re.think is working with Common Cause in order to develop new knowledge about whether, and if so how, engagement with art and culture activates and enhances the likelihood that people can behave in ways that express intrinsic values for self-acceptance, affiliation, and community feeling, values that are known to promote higher levels of personal, social, and ecological well-being.
re.think has chosen this focus because Common Cause’s research has evidenced the central importance of cultural values in underpinning concern about ‘bigger-than-self’ problems. This phrase, which re.think has adopted, has been coined by Common Cause to describe and underline problems which are of a global collective nature such as resource scarcity and bio-diversity loss, climate change and social injustice – all of which are fuelling global conflict, mass migration, poverty and many other social problems.
Evidence that cultural values are of profound influence in shaping our motivation to engage with bigger-than-self problems is now extensive. Because cultural values exert this influence, it is of pressing concern that we harness all possible vehicles that could have an impact on shaping our values.
Traditionally, those have been communications, campaigns and public policy vehicles but re.think believes that art and culture are potentially powerful vehicles for communicating and shaping cultural values. There are at least five reasons why this is so:
• art and culture are among the most participative, dynamic and social forms of human behaviour
• art and culture’s capacity to trigger reflection, generate empathy, create dialogue and foster new understanding means that
they can offer a powerful and democratic way of expressing, sharing and shaping values.
• by helping to create an environment, and state of mind, directly conducive to the creation and development of new ideas, art
and culture challenge the status quo and provide spaces where anything is possible.
• art and culture can help people build new capabilities and understand how to imagine a different way of being.
• art and culture can enable people to design useful and meaningful things and are increasingly the basis of livelihoods and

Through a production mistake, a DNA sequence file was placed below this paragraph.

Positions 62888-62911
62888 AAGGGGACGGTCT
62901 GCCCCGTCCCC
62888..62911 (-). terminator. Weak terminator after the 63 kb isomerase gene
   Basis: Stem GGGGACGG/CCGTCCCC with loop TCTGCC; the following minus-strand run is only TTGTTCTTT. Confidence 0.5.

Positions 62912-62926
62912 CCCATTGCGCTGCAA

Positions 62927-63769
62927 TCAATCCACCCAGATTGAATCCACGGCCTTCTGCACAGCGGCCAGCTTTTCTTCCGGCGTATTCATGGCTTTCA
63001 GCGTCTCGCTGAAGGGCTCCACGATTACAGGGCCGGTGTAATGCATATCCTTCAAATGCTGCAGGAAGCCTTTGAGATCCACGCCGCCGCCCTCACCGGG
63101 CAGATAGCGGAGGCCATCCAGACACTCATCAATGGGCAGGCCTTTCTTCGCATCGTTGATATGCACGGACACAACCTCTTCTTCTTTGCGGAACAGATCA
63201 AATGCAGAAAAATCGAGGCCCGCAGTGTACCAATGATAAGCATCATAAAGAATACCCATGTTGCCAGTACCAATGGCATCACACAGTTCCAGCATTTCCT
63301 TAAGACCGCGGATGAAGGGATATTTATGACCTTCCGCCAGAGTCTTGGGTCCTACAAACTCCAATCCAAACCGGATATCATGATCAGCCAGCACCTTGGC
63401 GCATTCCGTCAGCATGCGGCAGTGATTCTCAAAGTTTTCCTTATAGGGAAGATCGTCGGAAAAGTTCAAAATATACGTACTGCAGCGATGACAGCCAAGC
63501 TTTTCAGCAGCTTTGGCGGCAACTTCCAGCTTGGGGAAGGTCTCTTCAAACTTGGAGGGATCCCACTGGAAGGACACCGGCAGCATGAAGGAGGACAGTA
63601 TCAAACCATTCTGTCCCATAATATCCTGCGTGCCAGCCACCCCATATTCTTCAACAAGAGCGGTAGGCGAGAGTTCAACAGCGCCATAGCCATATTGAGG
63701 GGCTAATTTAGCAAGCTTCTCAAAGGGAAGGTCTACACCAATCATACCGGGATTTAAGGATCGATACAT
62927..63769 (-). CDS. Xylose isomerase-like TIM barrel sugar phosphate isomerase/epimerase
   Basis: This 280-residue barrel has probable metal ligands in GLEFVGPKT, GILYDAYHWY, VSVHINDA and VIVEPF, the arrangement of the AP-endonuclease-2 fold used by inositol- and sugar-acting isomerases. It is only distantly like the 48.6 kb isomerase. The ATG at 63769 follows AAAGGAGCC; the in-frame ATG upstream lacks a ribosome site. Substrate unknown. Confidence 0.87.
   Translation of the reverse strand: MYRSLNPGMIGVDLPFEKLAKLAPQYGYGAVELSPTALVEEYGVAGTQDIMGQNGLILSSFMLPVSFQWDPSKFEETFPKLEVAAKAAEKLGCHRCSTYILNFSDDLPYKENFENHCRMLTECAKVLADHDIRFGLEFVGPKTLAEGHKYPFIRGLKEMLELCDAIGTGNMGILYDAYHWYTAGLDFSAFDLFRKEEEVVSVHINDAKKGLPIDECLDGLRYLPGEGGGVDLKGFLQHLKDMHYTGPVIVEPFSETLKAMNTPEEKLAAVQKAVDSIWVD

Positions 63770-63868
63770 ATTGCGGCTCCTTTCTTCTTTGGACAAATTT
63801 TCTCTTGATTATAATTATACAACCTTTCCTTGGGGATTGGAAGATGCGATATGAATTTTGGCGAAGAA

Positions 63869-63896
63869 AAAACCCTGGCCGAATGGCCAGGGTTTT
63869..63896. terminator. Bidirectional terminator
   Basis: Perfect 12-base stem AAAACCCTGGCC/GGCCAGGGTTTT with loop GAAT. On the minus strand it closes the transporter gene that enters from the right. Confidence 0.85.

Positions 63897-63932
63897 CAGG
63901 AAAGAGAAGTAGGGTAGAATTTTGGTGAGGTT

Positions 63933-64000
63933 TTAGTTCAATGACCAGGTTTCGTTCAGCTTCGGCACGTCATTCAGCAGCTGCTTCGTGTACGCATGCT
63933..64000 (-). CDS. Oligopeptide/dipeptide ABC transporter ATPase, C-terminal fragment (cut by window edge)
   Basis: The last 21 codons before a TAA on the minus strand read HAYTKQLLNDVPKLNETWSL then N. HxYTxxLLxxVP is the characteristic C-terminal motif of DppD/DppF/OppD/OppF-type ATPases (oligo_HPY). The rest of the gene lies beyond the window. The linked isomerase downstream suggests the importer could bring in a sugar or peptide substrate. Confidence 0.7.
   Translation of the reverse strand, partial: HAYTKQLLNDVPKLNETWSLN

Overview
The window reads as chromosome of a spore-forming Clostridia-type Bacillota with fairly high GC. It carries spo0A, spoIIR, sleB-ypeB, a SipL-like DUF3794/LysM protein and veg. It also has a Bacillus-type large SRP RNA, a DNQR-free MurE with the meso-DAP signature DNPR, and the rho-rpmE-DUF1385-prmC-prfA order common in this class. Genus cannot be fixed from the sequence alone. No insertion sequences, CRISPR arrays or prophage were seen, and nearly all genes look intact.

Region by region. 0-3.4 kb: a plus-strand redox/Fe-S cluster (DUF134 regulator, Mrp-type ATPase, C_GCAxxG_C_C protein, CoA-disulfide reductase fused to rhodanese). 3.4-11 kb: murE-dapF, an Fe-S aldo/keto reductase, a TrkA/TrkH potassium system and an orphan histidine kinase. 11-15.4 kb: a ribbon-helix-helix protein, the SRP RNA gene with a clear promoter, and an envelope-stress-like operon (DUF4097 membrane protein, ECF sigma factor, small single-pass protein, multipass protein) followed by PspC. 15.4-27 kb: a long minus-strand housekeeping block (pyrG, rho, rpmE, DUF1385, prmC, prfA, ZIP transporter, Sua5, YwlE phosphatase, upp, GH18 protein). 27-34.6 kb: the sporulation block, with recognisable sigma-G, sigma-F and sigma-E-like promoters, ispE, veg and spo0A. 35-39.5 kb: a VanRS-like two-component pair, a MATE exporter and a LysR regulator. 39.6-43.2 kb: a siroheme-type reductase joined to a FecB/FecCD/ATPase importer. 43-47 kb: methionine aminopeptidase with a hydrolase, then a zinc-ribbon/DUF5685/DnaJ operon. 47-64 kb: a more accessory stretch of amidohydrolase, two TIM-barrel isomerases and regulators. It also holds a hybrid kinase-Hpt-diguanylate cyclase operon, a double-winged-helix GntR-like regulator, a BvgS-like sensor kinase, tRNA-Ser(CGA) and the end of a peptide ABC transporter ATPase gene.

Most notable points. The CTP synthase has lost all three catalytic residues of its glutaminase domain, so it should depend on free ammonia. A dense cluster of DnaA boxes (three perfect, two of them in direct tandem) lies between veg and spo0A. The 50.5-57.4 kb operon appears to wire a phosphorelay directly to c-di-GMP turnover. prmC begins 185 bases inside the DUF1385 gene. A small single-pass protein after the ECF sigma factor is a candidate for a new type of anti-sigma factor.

enterprises that are motivated by much more than profit
However much research on the impact of art and culture has focused on broad social and economic outcomes, and there is less robust evidence of whether and how art and culture affect how people think about the world and the values they consider important. Greater attention therefore needs to be paid to art and culture’s potential in enabling people to engage with bigger-than-self problems, both to enable policy makers and funders to develop a richer understanding of the role and value and art and culture and to support practitioners working with art and culture to make the world more livable.
In order to advance and evidence the potential of art and culture, re.think is beginning by publishing a provocation by Professor Tim Kasser in the Spring of 2013 to which a number of artists, campaigners and academics politicians have responded. A research project is also in design stage which seeks to explore whether and how engagement with art and culture helps activate and strengthen ‘bigger-than-self’ values – empathy, concern for future generations and recognition of the importance of human relationships.
If you are interested in actively participating in and contributing to this or any of the other Projects described in this section of the website you can join in the collaboration by joining our CoP. Read the CoP Charter here first and if you are interested in joining, please contact us at firstname.lastname@example.org